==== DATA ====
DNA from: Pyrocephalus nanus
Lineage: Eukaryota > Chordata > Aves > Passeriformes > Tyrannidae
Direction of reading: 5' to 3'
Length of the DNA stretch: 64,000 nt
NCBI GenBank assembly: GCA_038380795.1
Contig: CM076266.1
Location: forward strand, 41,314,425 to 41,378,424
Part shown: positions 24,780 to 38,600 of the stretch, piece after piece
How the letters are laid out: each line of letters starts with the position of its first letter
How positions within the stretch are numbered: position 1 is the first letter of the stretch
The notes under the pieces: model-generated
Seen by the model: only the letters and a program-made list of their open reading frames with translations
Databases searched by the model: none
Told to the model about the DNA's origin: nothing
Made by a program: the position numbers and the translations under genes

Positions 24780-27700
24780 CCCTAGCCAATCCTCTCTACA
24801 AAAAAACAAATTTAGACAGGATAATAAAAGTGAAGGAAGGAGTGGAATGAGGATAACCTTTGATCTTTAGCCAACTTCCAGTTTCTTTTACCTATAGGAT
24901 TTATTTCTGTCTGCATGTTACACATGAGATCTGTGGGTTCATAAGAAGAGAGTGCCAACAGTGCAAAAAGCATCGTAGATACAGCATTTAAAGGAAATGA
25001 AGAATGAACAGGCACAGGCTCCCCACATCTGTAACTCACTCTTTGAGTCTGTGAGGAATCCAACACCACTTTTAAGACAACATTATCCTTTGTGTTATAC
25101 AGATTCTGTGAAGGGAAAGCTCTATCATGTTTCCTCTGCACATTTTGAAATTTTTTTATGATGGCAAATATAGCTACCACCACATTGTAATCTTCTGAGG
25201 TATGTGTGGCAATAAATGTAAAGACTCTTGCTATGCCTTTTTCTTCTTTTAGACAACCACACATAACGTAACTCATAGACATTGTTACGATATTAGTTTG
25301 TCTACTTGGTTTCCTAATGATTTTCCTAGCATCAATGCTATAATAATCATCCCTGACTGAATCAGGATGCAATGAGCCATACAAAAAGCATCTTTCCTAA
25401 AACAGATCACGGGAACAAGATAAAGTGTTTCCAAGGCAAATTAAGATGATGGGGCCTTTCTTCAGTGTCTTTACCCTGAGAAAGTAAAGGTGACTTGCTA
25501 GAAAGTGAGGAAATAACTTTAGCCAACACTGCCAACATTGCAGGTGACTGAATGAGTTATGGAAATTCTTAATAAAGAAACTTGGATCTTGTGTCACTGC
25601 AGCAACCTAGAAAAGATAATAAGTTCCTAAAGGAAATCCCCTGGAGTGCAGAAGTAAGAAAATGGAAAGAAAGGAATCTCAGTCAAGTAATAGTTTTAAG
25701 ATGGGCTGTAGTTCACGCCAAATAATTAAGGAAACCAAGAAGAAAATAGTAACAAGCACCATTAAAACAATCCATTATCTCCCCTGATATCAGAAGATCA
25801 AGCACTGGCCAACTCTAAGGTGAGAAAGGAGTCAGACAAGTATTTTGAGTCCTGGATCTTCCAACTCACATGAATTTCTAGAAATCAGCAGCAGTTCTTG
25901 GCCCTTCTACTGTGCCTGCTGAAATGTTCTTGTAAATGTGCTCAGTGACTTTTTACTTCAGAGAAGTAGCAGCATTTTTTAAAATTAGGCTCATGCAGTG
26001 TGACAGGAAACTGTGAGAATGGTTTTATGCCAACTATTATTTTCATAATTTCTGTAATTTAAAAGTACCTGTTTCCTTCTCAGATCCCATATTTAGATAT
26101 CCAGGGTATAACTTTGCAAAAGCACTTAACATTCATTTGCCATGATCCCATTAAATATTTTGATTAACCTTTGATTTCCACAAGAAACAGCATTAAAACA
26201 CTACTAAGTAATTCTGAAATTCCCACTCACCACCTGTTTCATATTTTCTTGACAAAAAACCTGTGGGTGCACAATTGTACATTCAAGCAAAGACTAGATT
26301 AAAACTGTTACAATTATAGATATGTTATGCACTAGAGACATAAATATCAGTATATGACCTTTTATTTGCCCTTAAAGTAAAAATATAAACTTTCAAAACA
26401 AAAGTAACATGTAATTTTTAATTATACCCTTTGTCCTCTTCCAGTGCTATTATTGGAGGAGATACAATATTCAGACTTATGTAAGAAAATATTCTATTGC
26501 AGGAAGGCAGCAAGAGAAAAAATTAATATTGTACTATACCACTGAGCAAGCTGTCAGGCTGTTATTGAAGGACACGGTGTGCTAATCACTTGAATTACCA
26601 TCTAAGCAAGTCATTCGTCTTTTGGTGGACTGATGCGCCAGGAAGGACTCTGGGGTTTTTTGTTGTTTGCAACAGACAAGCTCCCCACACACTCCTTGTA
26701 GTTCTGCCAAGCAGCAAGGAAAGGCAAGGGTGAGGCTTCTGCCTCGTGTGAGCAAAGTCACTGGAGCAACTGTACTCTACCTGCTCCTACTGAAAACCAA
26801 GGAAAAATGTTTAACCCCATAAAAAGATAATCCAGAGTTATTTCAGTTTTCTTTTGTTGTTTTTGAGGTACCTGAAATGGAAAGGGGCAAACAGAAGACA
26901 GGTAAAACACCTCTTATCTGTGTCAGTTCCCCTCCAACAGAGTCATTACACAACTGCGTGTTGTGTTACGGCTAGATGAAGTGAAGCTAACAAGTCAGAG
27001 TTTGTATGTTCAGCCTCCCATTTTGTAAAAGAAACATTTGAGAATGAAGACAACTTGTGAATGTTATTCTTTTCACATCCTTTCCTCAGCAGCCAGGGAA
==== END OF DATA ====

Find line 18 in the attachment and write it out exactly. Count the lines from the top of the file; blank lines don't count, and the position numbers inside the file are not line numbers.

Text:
24801 AAAAAACAAATTTAGACAGGATAATAAAAGTGAAGGAAGGAGTGGAATGAGGATAACCTTTGATCTTTAGCCAACTTCCAGTTTCTTTTACCTATAGGAT